IT Risk Assurance Consultant, EY

Rachel Bussom

IT Risk Assurance Consultant, EY

Find Rachel on LinkedIn

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My Degree subject: MA Cognitive Science (Humanities), 2015

My current job

IT Risk Assurance Consultant – this entails completing external audits of IT systems in the financial sector to help our financial audit colleagues, as well as doing consultant work regarding IT Risk and Cybersecurity.

My career history:

After graduating in 2015 I joined EY’s consultancy graduate programme in IT Risk and Assurance. Since then, I’ve been working for EY in their financial services area on IT audits and cybersecurity projects. I’m in my second year of the graduate scheme at the moment, looking to leave the graduate scheme and become a senior consultant at the end of the year.

How I use my degree skills and/or knowledge in my career

The easy answer is I use the knowledge from my informatics modules, which have greatly helped understand some of the more technical aspects of my work, especially when testing infrastructure and inspecting scripts. However, I find the communication and explanation skills gained during philosophy and linguistics to be even more pervasively used in my work. I’m in a client-facing role, so being able to clearly explain and communicate issues and requests to our clients is incredibly important. In Cognitive Science, we frequently have to put highly technical topics, such as artificial intelligence and neural networks, into more simplistic terms in order to write essays about them in philosophical fashion. This has made technical report writing for my managers much easier, and has proved valuable in my work.

 My relevant experience:

Everything! I firmly believe that every experience gives you something you can discuss or use as an example for future behaviour. In particular, a natural curiosity about the world and eagerness to learn new things are the best things to take into the workforce. Employers don’t want a legion of robots at their disposal, they want to hear fresh ideas and have people they can rely on with new and interesting backgrounds and diverse experiences. Work and volunteer experience may help with the transition to a working culture, but the knowledge gained during your degree, the skills used to write essays and solve problems, and your interests outside of academics and work are equally valuable. Not to mention, good interests make discussing your weekends with colleagues all the more interesting!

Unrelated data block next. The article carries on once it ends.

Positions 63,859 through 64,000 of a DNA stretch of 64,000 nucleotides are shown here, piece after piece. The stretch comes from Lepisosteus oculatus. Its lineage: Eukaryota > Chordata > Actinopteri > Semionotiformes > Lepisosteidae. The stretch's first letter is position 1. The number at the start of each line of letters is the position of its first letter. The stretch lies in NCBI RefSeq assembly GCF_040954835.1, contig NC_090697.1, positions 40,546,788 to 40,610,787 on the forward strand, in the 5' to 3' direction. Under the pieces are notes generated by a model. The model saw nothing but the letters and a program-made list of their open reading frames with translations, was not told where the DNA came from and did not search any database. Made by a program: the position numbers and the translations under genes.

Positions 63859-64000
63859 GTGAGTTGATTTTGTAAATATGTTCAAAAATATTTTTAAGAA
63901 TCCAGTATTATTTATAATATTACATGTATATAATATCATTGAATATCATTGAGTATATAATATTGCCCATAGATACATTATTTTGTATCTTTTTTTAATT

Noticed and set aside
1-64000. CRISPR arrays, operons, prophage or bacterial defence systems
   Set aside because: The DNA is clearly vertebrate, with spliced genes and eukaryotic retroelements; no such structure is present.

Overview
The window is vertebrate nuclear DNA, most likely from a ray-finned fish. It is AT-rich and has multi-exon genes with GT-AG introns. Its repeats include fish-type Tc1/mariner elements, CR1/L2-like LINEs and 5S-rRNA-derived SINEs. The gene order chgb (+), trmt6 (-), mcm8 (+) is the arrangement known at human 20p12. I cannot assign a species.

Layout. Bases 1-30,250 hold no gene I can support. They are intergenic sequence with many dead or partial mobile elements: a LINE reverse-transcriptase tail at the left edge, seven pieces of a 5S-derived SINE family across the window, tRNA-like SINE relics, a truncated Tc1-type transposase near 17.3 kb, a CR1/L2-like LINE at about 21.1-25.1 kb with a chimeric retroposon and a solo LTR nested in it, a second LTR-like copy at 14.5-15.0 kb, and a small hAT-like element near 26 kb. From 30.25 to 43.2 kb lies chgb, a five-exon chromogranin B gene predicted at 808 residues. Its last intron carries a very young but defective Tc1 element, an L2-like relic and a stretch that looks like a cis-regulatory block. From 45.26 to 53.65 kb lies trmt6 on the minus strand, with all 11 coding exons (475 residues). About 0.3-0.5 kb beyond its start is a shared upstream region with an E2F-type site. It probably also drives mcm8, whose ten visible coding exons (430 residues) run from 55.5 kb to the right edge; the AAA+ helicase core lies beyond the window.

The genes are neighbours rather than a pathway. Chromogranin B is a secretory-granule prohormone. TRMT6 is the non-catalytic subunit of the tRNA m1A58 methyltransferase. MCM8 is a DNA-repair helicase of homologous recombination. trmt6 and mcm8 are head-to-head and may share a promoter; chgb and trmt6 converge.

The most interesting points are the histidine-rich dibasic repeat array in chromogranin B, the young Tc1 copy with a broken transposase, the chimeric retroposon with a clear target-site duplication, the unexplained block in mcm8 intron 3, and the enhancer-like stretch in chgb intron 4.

My career decisions:

My story is probably slightly different from many of yours, being an international student. I wanted to stay in the country to work after graduation, since I had moved my life to Edinburgh (and let’s face it, who would want to leave Edinburgh?). I was limited to jobs that paid the minimum sponsorship salary and were on the Tier 2 sponsorship list, which created its own hardships when job hunting. Because of this, I went to a number of career events with businesses, joined a number of mailing lists, and kept my CV up-to-date throughout my fourth year. My biggest decision was really just to apply to as many jobs that seemed interesting as I could, paying closest attention to the ones I really liked, but keeping others in as practice. This strategy doesn’t work for everyone, but it did for me and I noticed I got more successful as time went on. As an immigrant, I didn’t really have the luxury of being able to wait to consider options, having to start applying early in my fourth year in order to stay.

My advice to current students interested in my area of work

Don’t be turned off by the technical name! You can do IT Risk without a technical background, and the majority of my colleagues are from humanities subjects. With regards to consulting as a whole, employers are generally looking for people who are willing to put the work in to learn the field, rather than those that are already experts. Show your enthusiasm and curiosity more than any technical skill.